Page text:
For weeks, a debate has been raging over whether going to the beach or swimming in the ocean increases your risk of catching or transmitting the coronavirus.

The issue has rankled surfers, overwhelmed runners and bikers and confused anyone seeking the fresh air and freedom of California’s coast.

So when a scientist last week suggested sea spray could possibly expose people to the virus, the controversy just exploded.

Now, after virulent criticism as well as new and rapidly developing information about the pathogen, the researcher is reassessing this hypothesis.

Kim Prather, an atmospheric chemist at the Scripps Institution of Oceanography, said she still believes there is potential for viral particles to travel farther than six feet in breezy air along beaches, but that new research suggests ocean water may be no more dangerous than it was before the pandemic.

“At this point, there is not enough known about this virus to draw any different conclusions from the long-standing recommendation to avoid swimming and surfing in regions where the ocean is polluted and check local beach water quality before heading to the beach,” Prather said last week.

“However, communal spread of SARS-CoV-2 at crowded beaches remains an issue,” she said, “especially given recent assessment on the potential aerosolization of this virus in smaller particles which may travel more than the six feet that social distancing guidelines suggest.”

In a recent Times interview, Prather was quoted as saying, “I wouldn’t go in the water if you paid me $1 million right now.” She posited that SARS-CoV-2, the virus that causes COVID-19, could enter the ocean — through raw or poorly treated sewage — and then get kicked back into the air along the surf zone.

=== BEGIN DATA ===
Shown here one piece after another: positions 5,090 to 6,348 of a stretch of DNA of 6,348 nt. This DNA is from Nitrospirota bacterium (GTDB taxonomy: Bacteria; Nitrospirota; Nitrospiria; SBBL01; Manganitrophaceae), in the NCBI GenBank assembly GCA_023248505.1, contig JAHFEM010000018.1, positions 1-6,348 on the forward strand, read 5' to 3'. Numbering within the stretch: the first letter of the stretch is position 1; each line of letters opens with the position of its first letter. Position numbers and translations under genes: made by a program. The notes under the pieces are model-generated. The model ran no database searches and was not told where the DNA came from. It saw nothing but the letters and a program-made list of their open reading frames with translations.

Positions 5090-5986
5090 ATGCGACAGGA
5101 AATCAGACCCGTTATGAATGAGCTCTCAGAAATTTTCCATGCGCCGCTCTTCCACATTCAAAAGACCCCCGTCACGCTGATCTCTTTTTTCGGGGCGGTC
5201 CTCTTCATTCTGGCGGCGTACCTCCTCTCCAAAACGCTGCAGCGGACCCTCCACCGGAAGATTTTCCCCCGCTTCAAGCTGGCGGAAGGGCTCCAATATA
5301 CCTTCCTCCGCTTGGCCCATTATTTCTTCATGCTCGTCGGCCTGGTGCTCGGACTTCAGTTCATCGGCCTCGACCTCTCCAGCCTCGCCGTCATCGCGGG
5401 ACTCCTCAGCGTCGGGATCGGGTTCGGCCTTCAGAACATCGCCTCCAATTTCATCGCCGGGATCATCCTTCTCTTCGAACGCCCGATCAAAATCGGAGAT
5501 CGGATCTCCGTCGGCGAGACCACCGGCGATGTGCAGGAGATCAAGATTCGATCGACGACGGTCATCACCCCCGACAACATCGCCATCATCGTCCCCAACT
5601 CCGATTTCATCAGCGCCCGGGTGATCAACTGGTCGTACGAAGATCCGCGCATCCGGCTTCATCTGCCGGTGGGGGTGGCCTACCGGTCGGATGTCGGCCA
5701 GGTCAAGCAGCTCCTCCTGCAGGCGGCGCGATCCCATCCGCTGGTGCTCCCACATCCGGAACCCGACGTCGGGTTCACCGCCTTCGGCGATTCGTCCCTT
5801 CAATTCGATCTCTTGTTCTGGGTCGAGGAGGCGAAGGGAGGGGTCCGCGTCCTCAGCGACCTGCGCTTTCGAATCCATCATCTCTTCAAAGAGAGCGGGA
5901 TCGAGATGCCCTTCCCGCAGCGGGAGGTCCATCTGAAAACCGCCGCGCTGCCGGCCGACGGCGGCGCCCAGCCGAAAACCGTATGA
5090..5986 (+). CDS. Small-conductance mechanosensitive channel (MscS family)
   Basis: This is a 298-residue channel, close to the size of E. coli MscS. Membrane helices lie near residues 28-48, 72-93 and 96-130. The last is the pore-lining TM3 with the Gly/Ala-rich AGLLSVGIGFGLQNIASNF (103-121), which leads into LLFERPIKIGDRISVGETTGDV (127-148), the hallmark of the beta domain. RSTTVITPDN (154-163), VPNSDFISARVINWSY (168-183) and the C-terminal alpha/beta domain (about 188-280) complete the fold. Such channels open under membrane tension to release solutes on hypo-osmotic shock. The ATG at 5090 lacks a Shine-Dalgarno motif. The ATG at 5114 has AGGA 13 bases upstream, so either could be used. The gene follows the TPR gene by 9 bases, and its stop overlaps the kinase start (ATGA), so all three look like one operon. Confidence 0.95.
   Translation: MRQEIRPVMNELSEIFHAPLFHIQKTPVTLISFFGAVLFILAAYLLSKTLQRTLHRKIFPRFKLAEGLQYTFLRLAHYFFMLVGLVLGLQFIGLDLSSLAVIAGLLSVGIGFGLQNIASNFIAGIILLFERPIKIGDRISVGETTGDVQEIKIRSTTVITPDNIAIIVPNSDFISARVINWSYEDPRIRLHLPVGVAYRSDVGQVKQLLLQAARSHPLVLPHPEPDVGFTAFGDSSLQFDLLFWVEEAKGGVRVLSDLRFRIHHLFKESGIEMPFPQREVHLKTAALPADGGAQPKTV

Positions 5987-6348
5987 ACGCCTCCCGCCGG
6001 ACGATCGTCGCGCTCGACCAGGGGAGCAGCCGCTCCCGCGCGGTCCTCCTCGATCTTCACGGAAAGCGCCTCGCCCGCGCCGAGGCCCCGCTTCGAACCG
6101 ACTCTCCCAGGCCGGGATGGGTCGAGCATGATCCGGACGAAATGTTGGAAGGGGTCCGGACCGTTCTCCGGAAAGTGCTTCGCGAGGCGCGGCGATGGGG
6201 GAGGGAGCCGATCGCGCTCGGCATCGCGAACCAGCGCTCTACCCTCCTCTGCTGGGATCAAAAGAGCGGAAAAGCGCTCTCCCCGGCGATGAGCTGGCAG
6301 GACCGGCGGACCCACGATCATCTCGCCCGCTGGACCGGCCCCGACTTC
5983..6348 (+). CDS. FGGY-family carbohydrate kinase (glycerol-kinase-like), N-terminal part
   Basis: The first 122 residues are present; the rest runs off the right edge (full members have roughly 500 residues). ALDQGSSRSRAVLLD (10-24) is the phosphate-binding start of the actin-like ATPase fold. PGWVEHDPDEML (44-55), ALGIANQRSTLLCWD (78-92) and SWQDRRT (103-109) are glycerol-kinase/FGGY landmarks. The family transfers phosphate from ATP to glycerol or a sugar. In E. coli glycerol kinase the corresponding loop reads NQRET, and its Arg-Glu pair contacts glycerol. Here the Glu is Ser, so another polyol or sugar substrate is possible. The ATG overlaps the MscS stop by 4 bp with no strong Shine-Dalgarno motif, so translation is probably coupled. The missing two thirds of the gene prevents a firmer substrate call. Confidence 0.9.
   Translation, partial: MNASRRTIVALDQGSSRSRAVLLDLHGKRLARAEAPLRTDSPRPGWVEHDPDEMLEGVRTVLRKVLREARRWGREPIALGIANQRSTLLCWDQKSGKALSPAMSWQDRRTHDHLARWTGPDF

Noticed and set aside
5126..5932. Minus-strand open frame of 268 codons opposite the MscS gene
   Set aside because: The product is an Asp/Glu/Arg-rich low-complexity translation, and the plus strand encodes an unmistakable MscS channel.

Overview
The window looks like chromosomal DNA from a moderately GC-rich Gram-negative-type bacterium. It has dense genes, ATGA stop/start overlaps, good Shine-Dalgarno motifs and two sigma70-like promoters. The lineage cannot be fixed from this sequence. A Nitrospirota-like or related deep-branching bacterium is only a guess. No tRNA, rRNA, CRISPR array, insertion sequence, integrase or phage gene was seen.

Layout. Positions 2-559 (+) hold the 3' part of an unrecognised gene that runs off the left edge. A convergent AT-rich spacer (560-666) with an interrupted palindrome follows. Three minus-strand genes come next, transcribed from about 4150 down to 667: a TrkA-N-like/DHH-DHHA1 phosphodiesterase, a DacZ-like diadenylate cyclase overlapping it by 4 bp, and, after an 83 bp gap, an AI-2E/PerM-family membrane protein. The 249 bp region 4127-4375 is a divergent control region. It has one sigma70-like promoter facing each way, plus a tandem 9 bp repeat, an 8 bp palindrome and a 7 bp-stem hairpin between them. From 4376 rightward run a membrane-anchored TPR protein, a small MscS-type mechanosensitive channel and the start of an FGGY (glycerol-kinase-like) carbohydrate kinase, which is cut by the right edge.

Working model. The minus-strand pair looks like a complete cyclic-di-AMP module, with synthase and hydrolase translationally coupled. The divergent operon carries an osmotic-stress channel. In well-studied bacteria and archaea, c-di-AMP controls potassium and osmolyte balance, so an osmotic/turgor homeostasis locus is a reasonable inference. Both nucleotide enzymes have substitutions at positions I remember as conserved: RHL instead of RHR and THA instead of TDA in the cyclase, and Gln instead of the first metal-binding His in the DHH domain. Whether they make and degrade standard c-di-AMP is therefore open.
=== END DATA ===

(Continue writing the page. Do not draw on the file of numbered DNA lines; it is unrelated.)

But new research published after the interview has changed her thinking. The research includes an accelerated publication of a study in the journal Nature, which found that the virus did not appear to remain infectious in fecal matter.

“The main exposure risk to the water recreation community remains sewage pollution and urban runoff into the ocean, which can increase after major storms such as what we had this week,” Prather said in a follow-up interview last week. “The health effects of exposure to polluted waters have been the focus of numerous studies and the risks are well documented; less clear are the effects of exposure to aerosols produced in sea spray from the polluted ocean. Clearly, more research is needed on this particular virus to determine whether it loses infectiousness through sewage treatment and exposure to air, sunlight, and water.”

Prather’s comments last week, which were intended to serve as a precaution to beachgoers, ignited a firestorm of controversy — particularly among surfers, who were already locked in a heated debate over whether they should continue surfing amid stay-at-home orders. In emails and online comments, writers accused her of stoking fear and hysteria.

In a world that has grown used to finding immediate answers to questions on the internet, the inability of scientists to offer conclusive answers to such seemingly simple questions as “is it safe to go in the water” has added more frustration and anxiety to lives turned upside down by the pandemic.

“You get this situation that is totally unprecedented, and people really don’t know what’s going on, it’s changing day to day — what we thought was true two months ago is clearly not how we’re seeing things now — and it just creates this perfect storm of distrust, and it’s coming from a place of fear,” said Vaile Wright, the American Psychological Assn.’s director of clinical research and quality, who explained that the range of reactions also depends on a person’s ability to tolerate or not tolerate uncertainty.

“A way of dispelling that frustration or that fear is to attack,” she said.

“Those who are really intolerant of uncertainty are feeling incredibly threatened, incredibly vulnerable right now — they often view this whole situation as unfair.”